7/10/15 We enjoyed our nineteen day stay in Alice Springs. The campsite at the showgrounds was lovely, in the shade of a big pepperina tree, and it gave us a great base from which to explore the surrounding ranges. The town itself “is a bonza place”, in the words of Nevil Shute. I thoroughly enjoyed his novel “A Town Like Alice” while we were there – a recommended read. The morning we left Alice, we were woken at 5:00am by the sound of rain on the roof, the first since early June. Nothing came of it, though, beyond the first few heavy raindrops. As we left Alice for Yulara and Kings Canyon, we reached the 32,000km mark since starting our travels around Australia last year.
Just 60kms or so south of Alice Springs on the Stuart Highway, we passed within a hair’s breadth of one my “Extreme Points of Mainland Australia”. The “Median Point” is the midpoint (24°15’00” S 133°25’00” E) between the extremes of latitude and longitude that enclose Australia. This unmarked point is located in mountainous bushland a kilometre or so west of the highway, with no vehicle access and I had to settle for near enough being good enough. Tick that one off on my list.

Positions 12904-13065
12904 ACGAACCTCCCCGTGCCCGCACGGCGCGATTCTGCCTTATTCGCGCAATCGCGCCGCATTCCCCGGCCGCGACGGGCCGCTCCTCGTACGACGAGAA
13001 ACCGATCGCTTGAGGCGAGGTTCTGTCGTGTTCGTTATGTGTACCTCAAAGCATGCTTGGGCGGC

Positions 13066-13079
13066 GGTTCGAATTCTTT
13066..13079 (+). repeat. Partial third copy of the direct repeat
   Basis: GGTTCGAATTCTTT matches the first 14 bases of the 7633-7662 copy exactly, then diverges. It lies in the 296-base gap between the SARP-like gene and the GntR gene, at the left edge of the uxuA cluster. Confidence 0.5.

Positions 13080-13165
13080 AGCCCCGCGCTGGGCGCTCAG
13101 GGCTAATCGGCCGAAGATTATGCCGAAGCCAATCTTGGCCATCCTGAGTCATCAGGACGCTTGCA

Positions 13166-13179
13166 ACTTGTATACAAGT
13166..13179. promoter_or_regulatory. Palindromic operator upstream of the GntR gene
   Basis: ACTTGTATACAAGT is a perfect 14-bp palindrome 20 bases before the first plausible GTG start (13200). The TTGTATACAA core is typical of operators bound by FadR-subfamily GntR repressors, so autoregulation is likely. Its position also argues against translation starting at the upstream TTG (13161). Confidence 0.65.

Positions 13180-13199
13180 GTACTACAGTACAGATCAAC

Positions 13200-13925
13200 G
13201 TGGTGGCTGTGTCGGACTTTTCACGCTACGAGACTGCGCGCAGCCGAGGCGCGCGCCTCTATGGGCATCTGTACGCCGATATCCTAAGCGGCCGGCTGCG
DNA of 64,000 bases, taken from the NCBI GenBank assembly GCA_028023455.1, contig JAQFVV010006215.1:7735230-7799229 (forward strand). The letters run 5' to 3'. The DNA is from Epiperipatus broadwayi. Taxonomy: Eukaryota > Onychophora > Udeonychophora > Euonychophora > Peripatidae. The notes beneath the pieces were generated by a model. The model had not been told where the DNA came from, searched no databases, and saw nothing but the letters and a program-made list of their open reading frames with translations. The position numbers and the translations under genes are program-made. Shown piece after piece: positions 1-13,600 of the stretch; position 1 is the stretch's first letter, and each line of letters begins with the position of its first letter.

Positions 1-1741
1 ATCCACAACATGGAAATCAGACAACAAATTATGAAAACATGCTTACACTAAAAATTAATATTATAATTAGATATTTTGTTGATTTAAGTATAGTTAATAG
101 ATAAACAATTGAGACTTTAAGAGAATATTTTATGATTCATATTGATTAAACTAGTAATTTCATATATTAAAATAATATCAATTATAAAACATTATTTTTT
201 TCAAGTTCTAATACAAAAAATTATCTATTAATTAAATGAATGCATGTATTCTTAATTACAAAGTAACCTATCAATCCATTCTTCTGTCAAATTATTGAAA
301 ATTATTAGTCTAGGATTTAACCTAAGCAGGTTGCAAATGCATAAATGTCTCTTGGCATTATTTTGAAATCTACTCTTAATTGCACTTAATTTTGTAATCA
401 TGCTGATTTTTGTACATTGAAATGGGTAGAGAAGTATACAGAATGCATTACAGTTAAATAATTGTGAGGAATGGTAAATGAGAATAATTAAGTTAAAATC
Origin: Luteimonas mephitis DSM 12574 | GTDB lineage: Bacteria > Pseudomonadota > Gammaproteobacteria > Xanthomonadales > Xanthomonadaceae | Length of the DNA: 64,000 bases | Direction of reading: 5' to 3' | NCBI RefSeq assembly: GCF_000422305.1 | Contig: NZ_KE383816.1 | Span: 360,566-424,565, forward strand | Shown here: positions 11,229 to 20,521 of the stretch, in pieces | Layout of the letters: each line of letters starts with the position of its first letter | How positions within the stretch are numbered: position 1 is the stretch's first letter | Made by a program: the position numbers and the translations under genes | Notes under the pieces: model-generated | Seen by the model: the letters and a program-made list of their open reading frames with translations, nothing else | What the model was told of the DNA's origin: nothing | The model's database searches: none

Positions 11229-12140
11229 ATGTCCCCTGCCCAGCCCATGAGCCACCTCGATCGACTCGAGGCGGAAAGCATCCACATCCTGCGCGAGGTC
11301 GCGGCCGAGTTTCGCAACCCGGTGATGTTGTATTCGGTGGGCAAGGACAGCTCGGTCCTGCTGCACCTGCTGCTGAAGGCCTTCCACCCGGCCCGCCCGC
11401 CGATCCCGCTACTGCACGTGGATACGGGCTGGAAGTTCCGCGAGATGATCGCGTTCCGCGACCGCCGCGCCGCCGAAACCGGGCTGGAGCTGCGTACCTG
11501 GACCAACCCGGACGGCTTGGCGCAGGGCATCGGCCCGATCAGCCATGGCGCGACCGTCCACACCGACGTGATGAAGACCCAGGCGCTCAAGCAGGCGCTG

At the intersection with the unsealed Ernest Giles Road that went off to the west, we pulled over, dropped the tyre pressures down and went in 16kms to the Henbury Meteorite Craters, comprising over a dozen craters formed when a fragmented meteorite hit the Earth’s surface 4,000 years ago. It is apparently one of the world’s best preserved examples of a small crater field. We were later informed that the best way to confirm meteorite fragments is with a magnet. And, yes, it does work. Not that any were removed from within the Conservation Reserve, mind you.
The country had begun to look drier and redder, with spinifex-covered sand dunes becoming a regular feature and the ground underfoot like soft red beach sand. The Simpson Desert to the east was making known its presence.
Back on the highway south, we overnighted at Erldunda.
“The slow nuanced experience of a single country is always better than the hurried, superficial experience of forty countries.” – Rolf Potts, Vagabonding: An Uncommon Guide to the Art of Long-Term World Travel